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  1. ITV Report

Special Olympics Wales team given send-off at the Senedd

Welsh athletes will be competing against others from around Great Britain in Bath next month. Photo: ITV News

The Welsh team for this year's Special Olympics GB National Summer Games have been given a send-off at the Senedd in Cardiff Bay.

The games are for athletes with intellectual disabilities, once every four years.

This year they are being held in Bath, from 28 August to 1 September.There are 12 sports on offer, from athletics to boccia, and tennis to ten-pin-bowling.

Around 1,700 athletes from around Great Britain will be competing.

The Welsh team is made up of 144 competitors, coaches and carers.

The athletes were all wearing their new kits and standing proudly behind the Welsh flag. Credit: ITV News

Dozens of them were in Cardiff Bay today, showing off their new Welsh kit, and meeting the Welsh Government Minister for Culture and Sport, John Griffiths.

Ann Jenkins is 45 and from Caerphilly county. She won a number of medals in the national games in Leicester in 2009, and is competing again in ten-pin bowling in Bath. She says she feels proud of herself, and what she has achieved in the sport.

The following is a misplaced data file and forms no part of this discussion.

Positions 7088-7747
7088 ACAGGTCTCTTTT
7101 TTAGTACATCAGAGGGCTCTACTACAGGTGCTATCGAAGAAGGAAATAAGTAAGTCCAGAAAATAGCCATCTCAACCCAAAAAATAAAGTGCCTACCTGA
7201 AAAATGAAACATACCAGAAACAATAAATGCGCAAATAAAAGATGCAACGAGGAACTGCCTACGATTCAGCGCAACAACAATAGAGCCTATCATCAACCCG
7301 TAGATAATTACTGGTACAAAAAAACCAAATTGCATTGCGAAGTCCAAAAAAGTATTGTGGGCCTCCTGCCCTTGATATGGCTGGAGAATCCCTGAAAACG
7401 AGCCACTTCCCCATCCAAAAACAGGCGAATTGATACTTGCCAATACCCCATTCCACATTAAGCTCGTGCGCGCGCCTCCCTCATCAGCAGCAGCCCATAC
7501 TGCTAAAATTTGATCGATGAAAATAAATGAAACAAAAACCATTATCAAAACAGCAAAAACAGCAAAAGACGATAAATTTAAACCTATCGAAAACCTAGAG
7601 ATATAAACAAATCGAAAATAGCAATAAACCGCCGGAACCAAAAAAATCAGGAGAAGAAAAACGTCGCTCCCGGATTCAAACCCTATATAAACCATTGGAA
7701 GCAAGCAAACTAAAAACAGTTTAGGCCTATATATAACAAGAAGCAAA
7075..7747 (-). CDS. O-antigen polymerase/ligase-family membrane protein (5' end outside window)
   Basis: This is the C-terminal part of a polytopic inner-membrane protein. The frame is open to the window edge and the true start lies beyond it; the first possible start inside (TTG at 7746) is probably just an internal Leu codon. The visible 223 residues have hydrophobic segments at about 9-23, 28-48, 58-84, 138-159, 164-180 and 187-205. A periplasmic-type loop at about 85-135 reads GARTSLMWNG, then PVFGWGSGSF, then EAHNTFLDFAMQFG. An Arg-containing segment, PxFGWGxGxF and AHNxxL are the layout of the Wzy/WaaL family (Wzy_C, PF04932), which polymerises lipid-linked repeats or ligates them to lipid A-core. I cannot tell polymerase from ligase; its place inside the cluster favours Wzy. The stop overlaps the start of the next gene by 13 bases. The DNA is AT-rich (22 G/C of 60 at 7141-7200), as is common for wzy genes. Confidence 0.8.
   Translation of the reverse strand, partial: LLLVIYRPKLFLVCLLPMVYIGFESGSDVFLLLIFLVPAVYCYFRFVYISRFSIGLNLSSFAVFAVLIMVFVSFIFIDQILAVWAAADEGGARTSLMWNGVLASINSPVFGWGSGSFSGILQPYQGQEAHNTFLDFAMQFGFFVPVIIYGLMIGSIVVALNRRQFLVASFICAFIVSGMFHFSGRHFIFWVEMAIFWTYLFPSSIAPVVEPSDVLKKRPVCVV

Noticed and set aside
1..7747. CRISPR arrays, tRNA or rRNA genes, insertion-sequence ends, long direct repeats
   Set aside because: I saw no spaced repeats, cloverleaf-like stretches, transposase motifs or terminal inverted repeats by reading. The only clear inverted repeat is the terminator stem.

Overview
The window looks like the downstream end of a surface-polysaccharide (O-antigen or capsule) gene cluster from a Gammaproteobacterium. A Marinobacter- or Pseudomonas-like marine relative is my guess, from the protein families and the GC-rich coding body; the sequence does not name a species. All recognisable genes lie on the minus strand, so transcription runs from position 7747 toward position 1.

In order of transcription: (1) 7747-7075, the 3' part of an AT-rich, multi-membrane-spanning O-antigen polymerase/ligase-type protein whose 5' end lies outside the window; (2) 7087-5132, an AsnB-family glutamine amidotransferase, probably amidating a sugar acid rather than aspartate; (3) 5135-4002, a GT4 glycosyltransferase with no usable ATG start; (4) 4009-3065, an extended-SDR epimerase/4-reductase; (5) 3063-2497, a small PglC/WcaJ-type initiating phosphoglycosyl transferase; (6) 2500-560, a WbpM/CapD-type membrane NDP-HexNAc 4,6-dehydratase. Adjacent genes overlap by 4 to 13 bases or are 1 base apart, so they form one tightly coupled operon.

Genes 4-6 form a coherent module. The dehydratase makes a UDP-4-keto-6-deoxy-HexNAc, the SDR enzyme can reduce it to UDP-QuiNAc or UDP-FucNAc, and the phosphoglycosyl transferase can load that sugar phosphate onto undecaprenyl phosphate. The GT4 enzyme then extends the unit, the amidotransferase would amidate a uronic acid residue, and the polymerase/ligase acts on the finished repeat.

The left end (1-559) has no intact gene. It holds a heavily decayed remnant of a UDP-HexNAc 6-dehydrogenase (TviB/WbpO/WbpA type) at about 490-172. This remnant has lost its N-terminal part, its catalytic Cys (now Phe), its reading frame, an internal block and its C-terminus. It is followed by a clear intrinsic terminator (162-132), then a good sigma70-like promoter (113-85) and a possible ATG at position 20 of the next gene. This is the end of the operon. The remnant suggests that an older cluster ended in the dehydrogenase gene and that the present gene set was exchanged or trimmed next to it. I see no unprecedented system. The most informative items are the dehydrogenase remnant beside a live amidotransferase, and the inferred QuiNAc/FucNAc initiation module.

Shain Lewis will be the only Welsh tennis player at the games this summer, and says, although the competition is good-natured, there is a rivalry with his English opponents. He is 21 and from Builth Wells, and described being part of the big Wales team as "an honour."

Jemma Bowie-Ham is 15 and from Milford Haven. She is doing gymnastics in Bath, and says she enjoys competing in the sport.

Mark Merrett has won two gold, three silver and one bronze medal in golf at Special Olympics National Games in previous years. He is 43 and from Penarth, and describes lining up alongside his teammates as "a proud moment."

Michael Beynon is 18 and from Ammanford. He is competing in athletics this summer, and says he has found his best friends through Special Olympics sport.

Jeff Savory, the Chairman of Special Olympics Wales, says the Special Olympics gives people with intellectual disabilities a "wonderful" opportunity "to show what they can achieve."

The number of athletes Wales is sending to the games has fallen substantially from previous years.

Jon Morgan, the Executive Director at Disability Sport Wales, puts that decline down to a reduction in the number of sports this year - and insists Wales is "one of the most inclusive nations in the UK" for disability sport.

Culture and Sport Minister John Griffiths says the Welsh Government has increased its funding for the Special Olympics this year, and that there has been real progress in terms of disability sport opportunities and club membership around Wales.

We will have much more coverage in the build-up to, and during, the Summer Games on our website and on air in the coming weeks.

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